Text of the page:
Today I’m at my whiteboard, sleeves rolled up and talking about a topic I’m super-passionate about – Beauty Self-Esteem. Did you ever have one of those days where you spend hours looking in the mirror feeling unhappy with what you see? There’s a constant inner critic telling you your hair isn’t as nice as your colleague Jane’s, that your skin is terrible and that your eyes look tired. Things you’d never imagine saying to a dear friend. I know I do.

And it’s hard. Because we’re bombarded by images, many of which are altered or airbrushed to a level that are so perfected, they don’t even exist. And we compare ourselves and find ourselves lacking. And this happens hundreds and hundreds of times a day on social media.

So we need to take charge of our beauty self-esteem – which is basically saying we need to work on our own feelings of attractiveness.

So I was reading this fascinating article in Psychology Today by Dr Vivian Diller. It addressed the topic of attractiveness versus conventional ‘beauty’. We all know those individuals who may not be conventional beauties but they exude je ne sais quoi and comfort in their own skin – where does that come from?

Dr Diller broke it down into 3 components, something I think is incredibly helpful for those ‘meh’ days when you’re not feeling your best.

1) Genetics – not something we can control. Not that interesting. And invariably, as we age, our features will change. It’s a fact of life. If our beauty self-esteem is rooted in only this, we are set up to fail. So let’s move on!

2) Good Grooming

Now it gets interesting. This is the stuff we can influence.

I’ll always remember the patient – in her 60s, immaculately groomed – who told me that she had learned to enjoy spending money to make herself feel good – rather than chasing perfection with procedures to stop herself feeling bad.

This is why I’m evangelical about my 3 Pillars of Beauty at any age. Because anyone and everyone can improve their skin, brows+ lashes and hair. And everyone, literally everyone can look and feel more attractive through these endeavours.

3) Positive Self-Regard

This is where we tackle that internal narrative and challenge the often faulty files we have stored in heads, leading us to tell ourselves a story that’s untrue or flawed. Maybe these thoughts are based on things we heard repeatedly in childhood from an overly critical parent or sibling. Or maybe they’re the mental scars accumulated over years spent dealing with problem skin. There’s no doubt that many people who suffer from blemishes feel filled with self-loathing – and when the internal voice tells you this on repeat many hundreds of times a day, it’s no wonder that this whittles away at self-confidence so viciously, persisting long after the physical condition has been treated.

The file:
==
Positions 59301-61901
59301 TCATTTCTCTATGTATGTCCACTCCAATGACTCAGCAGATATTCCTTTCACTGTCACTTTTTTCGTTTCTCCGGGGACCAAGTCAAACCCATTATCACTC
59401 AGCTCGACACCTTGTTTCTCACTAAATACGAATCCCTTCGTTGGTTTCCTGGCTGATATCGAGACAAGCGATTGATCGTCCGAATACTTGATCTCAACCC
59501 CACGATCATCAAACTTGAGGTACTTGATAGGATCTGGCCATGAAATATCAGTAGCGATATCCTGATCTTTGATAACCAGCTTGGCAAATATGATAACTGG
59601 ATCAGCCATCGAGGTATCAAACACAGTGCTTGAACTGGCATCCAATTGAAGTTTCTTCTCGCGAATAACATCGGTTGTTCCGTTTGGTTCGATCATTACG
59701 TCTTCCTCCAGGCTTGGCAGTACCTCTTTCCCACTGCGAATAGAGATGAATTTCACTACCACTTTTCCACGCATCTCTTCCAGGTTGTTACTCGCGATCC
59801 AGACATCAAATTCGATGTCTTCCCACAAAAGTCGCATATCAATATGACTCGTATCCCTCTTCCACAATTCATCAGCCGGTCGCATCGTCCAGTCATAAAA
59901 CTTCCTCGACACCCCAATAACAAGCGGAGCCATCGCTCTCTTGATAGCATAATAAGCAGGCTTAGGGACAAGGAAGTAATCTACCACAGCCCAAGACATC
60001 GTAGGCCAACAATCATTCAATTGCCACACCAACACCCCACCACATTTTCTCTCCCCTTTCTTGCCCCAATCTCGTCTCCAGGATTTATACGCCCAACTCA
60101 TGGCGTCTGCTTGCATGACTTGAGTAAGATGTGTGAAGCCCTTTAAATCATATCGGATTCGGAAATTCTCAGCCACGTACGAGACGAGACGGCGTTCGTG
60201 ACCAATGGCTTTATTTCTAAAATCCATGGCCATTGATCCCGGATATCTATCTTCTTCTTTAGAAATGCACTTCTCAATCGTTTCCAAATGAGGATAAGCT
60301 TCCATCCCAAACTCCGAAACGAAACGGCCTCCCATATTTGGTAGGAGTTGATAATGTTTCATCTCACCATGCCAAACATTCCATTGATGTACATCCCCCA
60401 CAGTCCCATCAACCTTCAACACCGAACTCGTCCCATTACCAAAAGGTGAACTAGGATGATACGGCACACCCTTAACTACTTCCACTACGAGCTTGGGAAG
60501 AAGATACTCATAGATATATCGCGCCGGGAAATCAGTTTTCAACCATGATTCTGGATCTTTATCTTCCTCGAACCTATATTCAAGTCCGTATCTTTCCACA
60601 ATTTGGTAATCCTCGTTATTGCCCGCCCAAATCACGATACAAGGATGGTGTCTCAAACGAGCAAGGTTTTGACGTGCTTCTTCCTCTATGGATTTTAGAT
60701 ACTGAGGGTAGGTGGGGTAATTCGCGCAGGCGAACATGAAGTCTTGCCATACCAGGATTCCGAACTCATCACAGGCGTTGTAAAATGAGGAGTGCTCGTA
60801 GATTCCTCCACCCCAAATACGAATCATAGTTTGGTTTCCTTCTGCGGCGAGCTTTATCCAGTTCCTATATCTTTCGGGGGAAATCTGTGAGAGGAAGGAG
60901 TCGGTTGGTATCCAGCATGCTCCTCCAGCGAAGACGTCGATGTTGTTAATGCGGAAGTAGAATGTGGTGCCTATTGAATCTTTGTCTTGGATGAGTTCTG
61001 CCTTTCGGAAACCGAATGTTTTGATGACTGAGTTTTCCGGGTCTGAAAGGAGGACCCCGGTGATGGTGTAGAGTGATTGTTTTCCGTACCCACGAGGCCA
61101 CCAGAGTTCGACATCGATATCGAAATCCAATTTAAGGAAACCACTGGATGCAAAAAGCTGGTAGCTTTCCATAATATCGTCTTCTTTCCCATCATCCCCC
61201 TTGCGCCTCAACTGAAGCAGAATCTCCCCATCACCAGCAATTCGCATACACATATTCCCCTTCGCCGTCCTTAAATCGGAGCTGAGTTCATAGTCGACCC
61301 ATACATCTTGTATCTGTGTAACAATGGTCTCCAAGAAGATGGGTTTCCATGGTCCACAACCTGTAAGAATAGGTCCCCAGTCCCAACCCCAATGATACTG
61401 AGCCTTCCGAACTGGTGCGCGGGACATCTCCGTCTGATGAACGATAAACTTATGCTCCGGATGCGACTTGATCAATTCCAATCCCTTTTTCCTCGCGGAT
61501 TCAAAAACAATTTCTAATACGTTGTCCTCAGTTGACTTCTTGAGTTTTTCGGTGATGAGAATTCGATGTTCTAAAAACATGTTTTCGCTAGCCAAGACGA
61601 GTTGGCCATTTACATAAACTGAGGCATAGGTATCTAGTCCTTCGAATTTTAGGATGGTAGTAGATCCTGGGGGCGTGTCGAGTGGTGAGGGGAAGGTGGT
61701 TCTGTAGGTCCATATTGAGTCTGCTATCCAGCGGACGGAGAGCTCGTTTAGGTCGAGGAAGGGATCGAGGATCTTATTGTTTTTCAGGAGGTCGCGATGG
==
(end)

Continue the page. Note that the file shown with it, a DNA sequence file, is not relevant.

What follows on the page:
We can’t rely on our culture to make us feel good about ourselves. Instead, we can empower ourselves by learning methods to change the way we think about ourselves. By challenging fixed ideas and false beliefs and cultivating an affectionate, realistic and positive tone with ourselves, we can truly build long-term self-confidence and beauty self-esteem.

Link to article:

No matter what people may think, inner beauty is far more critical than what you physically see on the outside. This is the only truth people don’t seem to get. So, stay with us if you want to know how to nurture it and boost your self-esteem at the same time. Here are four useful tips on how to accomplish that goal, so check them out and enjoy!

Do Nice Things For Yourself On A Daily Basis

One of the best ways to nurture your inner beauty is to do kind things for yourself on a daily basis. And what does that actually mean? Well, you’ve probably already figured out that it’s the small things in life that make a huge difference. And the small things are precisely what you should start with.

You might make yourself a cup of lavender tea, visit the sauna, get a relaxing massage, or make yourself a bath. You can also read your favorite book, watch a good movie all over again, or prepare a healthy and nutritious meal. There’s nothing wrong in pampering yourself, and you’ll see an instant improvement as soon as you realize that!

Love Yourself No Matter What

Yes, we agree that this may sound quite simple and logical. Unfortunately, it isn’t the case with the majority of people, from all over the globe. This is because of the substantial impact of social media. Social media have raised the bar and set the standards so high that almost no one can keep up with them.

This is why millions of young women are struggling with their self-image. As they feel that they aren’t good enough because they aren’t pretty enough or don’t have perfect body measurements. If that’s the case with you, make sure to understand that a few extra pounds or a little bit of belly fat don’t tell you who you are. Your physical appearance has nothing to do with who you are on the inside. While outer beauty can come and go, and your character stays forever. So, give your best to love yourself just as you are. Remember the famous Mark Darcy’s quote from Bridget Jones’ Diary? “I like myself, just as I am.” Your love for yourself is exactly what matters most. So, try to never forget that, and you’ll undoubtedly become much more confident and content.